By Aevan Armus
On Sunday, October 7, 2018, the Nashville Symphony gave a performance of Beethoven’s Violin Concerto in D Major, featuring international soloist James Ehnes, and John Adams’s orchestral masterpiece Harmonielehre.
Beethoven composed his only (finished) violin concerto in 1806 for the Austrian violinist Franz Clement. Clement gave the work its premier performance at the Theater an der Wien on December 23, 1806. There is a story, the validity of which is uncertain, that Beethoven completed the score so late that Clement had to read the part for the first time in the premier performance. This may explain the initially poor reception of the piece, which continued to float by unnoticed and under-performed until the young Joseph Joachim brought the piece recognition, 17 years after Beethoven’s death, in 1844 with a performance under the baton of Felix Mendelssohn.
While having its moments to the contrary, Beethoven’s Concerto is not a greatly technically demanding piece of music, though its requirements of musical awareness, sensitivity, and judgment from the soloist are close to unparalleled. James Ehnes’s years of experience really shone through in his performance on Sunday. His interpretation, while on the more conservative side, never lacked interest from the audience nor, evidently, the performers.
From the first passage soloist played, Ehnes owned the hall. The concerto denies the audience the typical moment in the form where the soloist would enter playing the primary theme, instead giving an almost frustrating dance around arpeggiated dominants and scalar figures before finally giving the theme. Ehnes took full advantage of this longing and set a precedent of gorgeous tone (thanks in part to the “Ex-Marsick” Stradivarius violin with which he performs), sensitivity, and wit. The second movement began with another excellent example of Ehnes’s awareness and sensitivity. The exchanges with the orchestra seemed without flaw. The second movement concluded with a cadenza that led straight into the excitement of the rondo, the highlight of which was the big cadenza of the third movement. Ehnes performed Fritz Kreisler’s cadenza with great clarity and virtuosity, generating excitement that drove through until the drop of Maestro Guerrero’s baton.
The intermission was much needed after such an intellectually engaging performance. That said, I walked back into the hall filled with excitement about the piece to follow.
John Adams’s Harmonielehre was written in 1985 as a culmination of a residency he held from 1982 to 1985 in San Francisco. The name, Harmonielehre, comes from a textbook with the same name by Viennese composer Arnold Schoenberg. Schoenberg is famous, or infamous to some, for diverging from the concept of tonality. He developed a system that is commonly referred to as “twelve-tone music.”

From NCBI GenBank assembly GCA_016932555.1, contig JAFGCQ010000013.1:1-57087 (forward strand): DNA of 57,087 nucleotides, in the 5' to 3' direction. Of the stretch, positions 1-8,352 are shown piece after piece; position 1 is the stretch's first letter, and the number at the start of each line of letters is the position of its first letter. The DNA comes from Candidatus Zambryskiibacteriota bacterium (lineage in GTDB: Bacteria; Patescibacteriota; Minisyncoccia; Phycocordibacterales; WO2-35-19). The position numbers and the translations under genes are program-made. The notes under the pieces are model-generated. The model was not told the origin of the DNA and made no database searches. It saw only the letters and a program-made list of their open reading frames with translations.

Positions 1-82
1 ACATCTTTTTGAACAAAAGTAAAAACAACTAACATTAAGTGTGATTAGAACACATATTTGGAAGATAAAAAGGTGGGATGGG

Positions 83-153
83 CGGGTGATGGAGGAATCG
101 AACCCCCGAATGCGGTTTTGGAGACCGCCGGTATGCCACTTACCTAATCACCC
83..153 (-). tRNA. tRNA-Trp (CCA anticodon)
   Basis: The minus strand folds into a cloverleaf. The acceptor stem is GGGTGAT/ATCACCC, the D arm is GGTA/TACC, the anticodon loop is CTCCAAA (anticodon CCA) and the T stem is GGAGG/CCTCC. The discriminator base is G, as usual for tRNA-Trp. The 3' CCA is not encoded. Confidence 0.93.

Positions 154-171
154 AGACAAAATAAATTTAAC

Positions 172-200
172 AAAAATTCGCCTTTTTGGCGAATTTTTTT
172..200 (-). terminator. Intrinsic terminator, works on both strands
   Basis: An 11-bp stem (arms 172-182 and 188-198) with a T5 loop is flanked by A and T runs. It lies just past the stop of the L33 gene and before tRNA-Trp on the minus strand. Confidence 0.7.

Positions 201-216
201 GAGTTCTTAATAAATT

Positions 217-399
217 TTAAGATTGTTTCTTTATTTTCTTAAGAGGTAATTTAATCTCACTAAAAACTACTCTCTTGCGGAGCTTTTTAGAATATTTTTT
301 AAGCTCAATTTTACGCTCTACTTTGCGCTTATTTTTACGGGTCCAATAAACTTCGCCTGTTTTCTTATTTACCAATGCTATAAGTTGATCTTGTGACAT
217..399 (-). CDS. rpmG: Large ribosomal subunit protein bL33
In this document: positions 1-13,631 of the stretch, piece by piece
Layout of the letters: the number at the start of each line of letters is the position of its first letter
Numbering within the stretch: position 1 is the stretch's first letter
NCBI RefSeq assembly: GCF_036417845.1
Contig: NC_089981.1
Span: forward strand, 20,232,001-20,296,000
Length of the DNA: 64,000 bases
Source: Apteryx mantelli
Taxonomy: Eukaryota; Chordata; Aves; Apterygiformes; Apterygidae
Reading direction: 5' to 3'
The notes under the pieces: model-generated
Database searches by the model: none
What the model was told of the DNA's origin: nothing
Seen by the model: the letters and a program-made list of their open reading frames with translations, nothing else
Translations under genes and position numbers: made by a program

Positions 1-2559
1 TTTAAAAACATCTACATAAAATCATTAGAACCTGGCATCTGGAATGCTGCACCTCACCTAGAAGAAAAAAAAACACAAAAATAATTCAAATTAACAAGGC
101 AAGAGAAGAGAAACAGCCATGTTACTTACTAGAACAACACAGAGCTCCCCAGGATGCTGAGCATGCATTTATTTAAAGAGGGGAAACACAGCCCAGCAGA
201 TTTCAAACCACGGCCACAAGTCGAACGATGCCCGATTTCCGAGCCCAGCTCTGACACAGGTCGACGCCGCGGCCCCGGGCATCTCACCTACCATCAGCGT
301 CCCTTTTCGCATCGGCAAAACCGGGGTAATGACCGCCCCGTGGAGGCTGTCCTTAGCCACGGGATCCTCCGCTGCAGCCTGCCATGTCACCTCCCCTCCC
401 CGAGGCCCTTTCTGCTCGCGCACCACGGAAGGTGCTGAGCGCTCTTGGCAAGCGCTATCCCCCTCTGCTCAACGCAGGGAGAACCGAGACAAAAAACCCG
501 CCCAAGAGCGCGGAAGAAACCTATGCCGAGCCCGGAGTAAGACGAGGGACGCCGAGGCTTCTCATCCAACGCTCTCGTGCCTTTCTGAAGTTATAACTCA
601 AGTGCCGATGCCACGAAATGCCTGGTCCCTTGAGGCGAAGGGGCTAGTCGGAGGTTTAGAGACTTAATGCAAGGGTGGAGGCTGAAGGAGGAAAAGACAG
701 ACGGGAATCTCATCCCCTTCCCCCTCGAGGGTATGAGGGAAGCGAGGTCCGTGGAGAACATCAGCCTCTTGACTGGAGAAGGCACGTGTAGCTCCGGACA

Being a composer in the latter half of the twentieth century, one has to respond in some way to atonality and specifically Schoenberg’s ideals. John Adams responds quite directly, saying, “Despite my respect for and even intimidation by the persona of a Schoenberg I felt it only honest to acknowledge that I profoundly disliked the sound of twelve-tone music.” The title is, obviously, an ironic homage to, and response to, Schoenbergian ideals.
Adams says that Harmonielehre is the product of a series of dreams of his. The first movement is based on a dream in which Adams saw an oil tanker on the waters of the San Francisco bay. In his dream, the ship takes off to the sky. The second movement, The Anfortas Wound, is based on C.G. Jung’s writing on the medieval character Anfortas. The third movement, Meister Eckhardt and Quackie, is based on a dream about his, then infant, child, Emily, who he had nicknamed Quackie. Adams dreamed of Quackie flying around with Meister Eckhardt, a German philosopher, and being told the secrets of happiness.
The first movement begins with a strong statement of repeated e minor chords, 39 of them in fact, in a very minimalist gesture, the beginning of an “inverted-arch form.” The second movement is reminiscent of composers such as Sibelius and Mahler, with a particularly specific reference to Mahler’s tenth symphony. The third movement is in Eb major, a startling difference from the strong E minor center established in the first movement.
Maestro Guerrero’s interpretation was tasteful to say the least. The big e minor chords can often be overdone by an orchestra, but the symphony’s range of the effects were never overbearing, but were engaging and drove the form into the audience. By the middle section of the arch, the audience was clawing for the neoromantic lyricism that followed, and then returned to the decidedly minimalist exterior with intensity, but sensitivity for the need of the listener.
The second movement was stolen by the principal trumpet, Jeffrey Bailey. The dense surrounding areas of the solo were gorgeous, heart-wrenching chords that set a perfect background over which the trumpet could, and did, soar.
The third movement radiated with the joyous hope one would expect from Eb major. With the mystic nature of the writing, the audience was transported straight into Adams’s dream of his daughter, floating ethereally through this soundscape hearing Adams’s prescription for happiness: minimalist techniques blended seamlessly with mid- to late-romantic ideals. The tension mounted about two thirds of the way through the movement, propelling the audience to the cacophonous ending of the piece, with the trumpets soaring over a very pointed background until the glorious, if not sudden, arrival of the Eb tonic.
The Nashville Symphony was recording the Adams for a CD release through the publishing company “Naxos of America.” A CD that I excitedly await purchasing. The Nashville Symphony returns with a public concert at the Renaissance Center on October 20th, 2018.